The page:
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Posts tagged ‘New American Standard Bible’

Something Is About to Change.

David Ravenhill

For almost 50 years of ministry, I have heard the prophetic community tell us we are on the verge of something new. They use terms like a new anointing, new alignment, new generation, new move, a new season, change is coming, there is a shift in the heavenlies and God is about to do a new thing. Others have told us God is raising up a new company. I don’t recall how many new companies I’ve heard about over the past 50 years. There have been at least a dozen or more that come to mind.

This growing chorus of change seems to be getting louder and louder. However, by the time one word regarding change is given, another has already replaced it.

This all begs the question: Are these genuine words or just the earnest desire of those longing for some type of recognition in the prophetic community? While the answer may well be yes to both of these possibilities, there is also a third one to consider.

Just the other day, I was reading Paul’s letter to the Romans where he tells us, “The anxious longing of creation waits eagerly for the revealing of the sons of God. … For we know that the whole creation groans and suffers the pains of childbirth together until now” (Rom. 8:19, 22, NASB). Not only does Paul tell us that all of creation is in labor, but he goes on to state, “And not only this, but also we ourselves … groan within ourselves, waiting eagerly for our adoption as sons, the redemption of our bodies” (v. 23.)

I believe what we are hearing from our prophetic brethren is the groaning and longing of those who yearn for the fullness of God’s purpose to be revealed. This deep longing is being expressed through them in a variety of ways and words. They are feeling and sensing what creation is going through and can sympathize and identify with it. While not content to settle for things the way they are, they are voicing their frustration and longing through these cries of change.

I have never held to the belief that God is forever updating and changing His plans as though His former plans were failing. It has always troubled me to hear that God is about to do something new, which implies He wasn’t doing it that way before.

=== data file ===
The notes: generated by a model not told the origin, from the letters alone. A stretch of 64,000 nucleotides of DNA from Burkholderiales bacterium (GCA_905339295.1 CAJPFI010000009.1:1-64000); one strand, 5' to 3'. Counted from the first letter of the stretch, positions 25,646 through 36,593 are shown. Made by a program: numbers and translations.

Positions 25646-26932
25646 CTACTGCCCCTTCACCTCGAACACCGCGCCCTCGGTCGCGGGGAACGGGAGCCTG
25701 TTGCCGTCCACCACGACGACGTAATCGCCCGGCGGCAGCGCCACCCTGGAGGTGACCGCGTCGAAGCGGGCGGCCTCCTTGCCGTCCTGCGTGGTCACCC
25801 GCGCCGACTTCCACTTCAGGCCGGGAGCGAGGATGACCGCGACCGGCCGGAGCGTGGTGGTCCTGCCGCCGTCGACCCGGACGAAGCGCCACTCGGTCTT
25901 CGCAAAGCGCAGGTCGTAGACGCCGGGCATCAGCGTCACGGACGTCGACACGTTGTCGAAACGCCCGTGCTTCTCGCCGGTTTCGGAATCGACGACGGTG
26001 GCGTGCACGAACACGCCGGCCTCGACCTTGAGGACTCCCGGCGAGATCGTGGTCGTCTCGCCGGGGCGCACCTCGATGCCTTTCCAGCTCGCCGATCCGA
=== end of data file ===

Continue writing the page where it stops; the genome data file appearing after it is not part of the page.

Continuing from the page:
Take, for instance, “a new anointing for evangelism.” Does that mean all of a sudden God has had a change of mind regarding the lost? I don’t think so! His longing to seek and save the lost has no variation whatsoever.

There is no doubt in my mind that we, along with the rest of creation, have not yet fully seen all that God has prepared for us. While I don’t pretend to know all that is implied by Paul’s phrase “the sons of God,” I do know that it is not a new company that will proudly strut their spiritual superiority before the rest of the body of Christ.

The day is rapidly dawning in which we will see all our longings, desires and groanings realized, which will be “the redemption of our bodies.” The birth pangs are definitely intensifying and becoming more frequent with each passing day.

Until that day, let’s patiently bear with those who can’t fully articulate what they are feeling other than to say, “I’m sensing something is about to change.”



5 Keys to Rebounding From Financial Ruin.

couple breaking piggy bank
(© beemanja/
OK, here are some tried-and-true tools, gleaned from different people who’ve been there, done that, to help you grow trust in Papa God on your journey through the valley of the shadow of financial death.
1. Don’t Give Up Hope
He will continue to be faithful to us no matter what: “If we are not faithful, he will still be faithful. Christ cannot deny who he is” (2 Tim. 2:13, CEV).
Separate your needs from your wants. Sometimes we get confused and pray for a Mercedes when what we really need is a bicycle. But Yahweh, Master of all things great and small, knows the difference: “You can be sure that God will take care of everything you need” (Phil. 4:19, MSG).
2. Sweeten Your Bitter Words
You might have to eat them one day. Don’t dwell on the unfairness of your poverty. Be careful what you say; be careful what you think: “Fix your thoughts on what is true, and honorable, and right” (Phil. 4:8, NLT).
3. Keep Communication Lines Open
Scripture tells us, “Pray without ceasing” (1 Thess. 5:17, NASB). Talk to your heavenly Father—even cry out your frustrations. Then dry your tears and thank Him for the blessings you do have. If you need a little perspective on your blessings, visit a surgical ward. Or a homeless shelter. Or a battered women’s center.
Remember what God has done for you. He gave you the ultimate sacrifice: His Son on a cross. Salvation. Eternal life. Quote John 3:16 to refresh your recall.
4. Keep Serving Others
Do this even if you feel you’re the one needing service: “God is not unjust. He will not forget how hard you have worked for him and how you have shown your love to him by caring for other believers, as you still do” (Heb. 6:10, NLT). Give of yourself to the poor and needy even when you think you don’t have anything to give.